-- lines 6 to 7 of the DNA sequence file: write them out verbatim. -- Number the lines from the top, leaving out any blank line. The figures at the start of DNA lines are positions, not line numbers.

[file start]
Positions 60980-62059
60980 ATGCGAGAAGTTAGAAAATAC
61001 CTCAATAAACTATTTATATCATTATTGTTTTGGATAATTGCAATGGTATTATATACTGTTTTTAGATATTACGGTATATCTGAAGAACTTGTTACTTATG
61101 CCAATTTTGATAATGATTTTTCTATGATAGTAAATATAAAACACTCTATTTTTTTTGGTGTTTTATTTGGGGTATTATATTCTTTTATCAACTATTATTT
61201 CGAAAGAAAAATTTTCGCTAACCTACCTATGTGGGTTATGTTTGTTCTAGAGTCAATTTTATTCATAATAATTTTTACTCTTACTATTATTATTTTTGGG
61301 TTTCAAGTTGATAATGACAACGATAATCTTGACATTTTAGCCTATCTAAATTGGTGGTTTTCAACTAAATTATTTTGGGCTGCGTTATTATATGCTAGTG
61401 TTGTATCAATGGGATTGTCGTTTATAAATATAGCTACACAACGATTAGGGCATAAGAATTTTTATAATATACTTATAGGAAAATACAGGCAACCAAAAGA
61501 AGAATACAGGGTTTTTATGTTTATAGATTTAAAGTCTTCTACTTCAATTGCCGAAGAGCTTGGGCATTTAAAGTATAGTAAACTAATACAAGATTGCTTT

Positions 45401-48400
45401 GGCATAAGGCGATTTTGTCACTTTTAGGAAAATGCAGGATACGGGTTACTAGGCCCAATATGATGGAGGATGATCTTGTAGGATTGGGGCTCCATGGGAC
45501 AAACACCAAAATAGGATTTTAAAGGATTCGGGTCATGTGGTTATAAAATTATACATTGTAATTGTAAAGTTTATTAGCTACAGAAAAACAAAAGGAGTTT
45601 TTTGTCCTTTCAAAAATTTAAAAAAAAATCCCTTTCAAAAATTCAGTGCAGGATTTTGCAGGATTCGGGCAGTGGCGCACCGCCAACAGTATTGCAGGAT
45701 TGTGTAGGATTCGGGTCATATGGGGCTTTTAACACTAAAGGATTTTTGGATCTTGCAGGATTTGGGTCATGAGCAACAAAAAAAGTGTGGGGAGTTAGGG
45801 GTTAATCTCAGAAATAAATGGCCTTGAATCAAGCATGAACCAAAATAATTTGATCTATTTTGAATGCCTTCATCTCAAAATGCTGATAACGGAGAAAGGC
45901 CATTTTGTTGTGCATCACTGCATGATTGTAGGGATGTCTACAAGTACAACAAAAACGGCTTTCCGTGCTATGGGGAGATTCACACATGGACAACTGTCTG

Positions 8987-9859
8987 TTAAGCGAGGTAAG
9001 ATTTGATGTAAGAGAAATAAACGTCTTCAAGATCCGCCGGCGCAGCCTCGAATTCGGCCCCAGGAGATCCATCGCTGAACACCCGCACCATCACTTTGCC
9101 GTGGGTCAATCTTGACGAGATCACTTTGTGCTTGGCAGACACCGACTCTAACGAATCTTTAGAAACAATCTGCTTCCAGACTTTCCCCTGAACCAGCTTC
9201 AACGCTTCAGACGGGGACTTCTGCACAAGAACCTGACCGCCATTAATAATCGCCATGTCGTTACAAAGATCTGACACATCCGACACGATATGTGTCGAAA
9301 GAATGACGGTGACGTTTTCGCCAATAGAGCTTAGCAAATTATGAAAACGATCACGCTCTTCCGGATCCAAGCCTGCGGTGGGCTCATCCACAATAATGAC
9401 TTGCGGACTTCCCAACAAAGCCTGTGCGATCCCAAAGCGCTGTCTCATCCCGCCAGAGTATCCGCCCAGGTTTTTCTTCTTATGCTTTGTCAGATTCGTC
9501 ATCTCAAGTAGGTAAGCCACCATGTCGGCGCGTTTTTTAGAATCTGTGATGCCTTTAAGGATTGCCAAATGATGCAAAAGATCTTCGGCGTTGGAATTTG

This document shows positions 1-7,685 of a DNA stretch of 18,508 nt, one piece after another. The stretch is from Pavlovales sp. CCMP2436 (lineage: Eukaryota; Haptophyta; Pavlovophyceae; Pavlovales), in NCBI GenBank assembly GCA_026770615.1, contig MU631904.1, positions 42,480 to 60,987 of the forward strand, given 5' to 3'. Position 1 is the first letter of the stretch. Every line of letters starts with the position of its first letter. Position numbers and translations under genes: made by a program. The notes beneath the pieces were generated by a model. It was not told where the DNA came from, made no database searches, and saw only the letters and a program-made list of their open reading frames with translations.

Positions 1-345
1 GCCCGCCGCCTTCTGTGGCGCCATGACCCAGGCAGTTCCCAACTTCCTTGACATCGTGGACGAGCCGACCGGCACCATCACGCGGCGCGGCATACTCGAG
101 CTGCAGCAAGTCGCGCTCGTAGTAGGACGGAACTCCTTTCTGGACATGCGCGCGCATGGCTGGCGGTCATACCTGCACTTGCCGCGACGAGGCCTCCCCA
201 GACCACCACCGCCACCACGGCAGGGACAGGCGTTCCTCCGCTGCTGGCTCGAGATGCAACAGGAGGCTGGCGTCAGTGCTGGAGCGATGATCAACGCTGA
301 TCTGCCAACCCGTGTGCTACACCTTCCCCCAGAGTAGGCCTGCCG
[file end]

61301 TTTCAAGTTGATAATGACAACGATAATCTTGACATTTTAGCCTATCTAAATTGGTGGTTTTCAACTAAATTATTTTGGGCTGCGTTATTATATGCTAGTG
61401 TTGTATCAATGGGATTGTCGTTTATAAATATAGCTACACAACGATTAGGGCATAAGAATTTTTATAATATACTTATAGGAAAATACAGGCAACCAAAAGA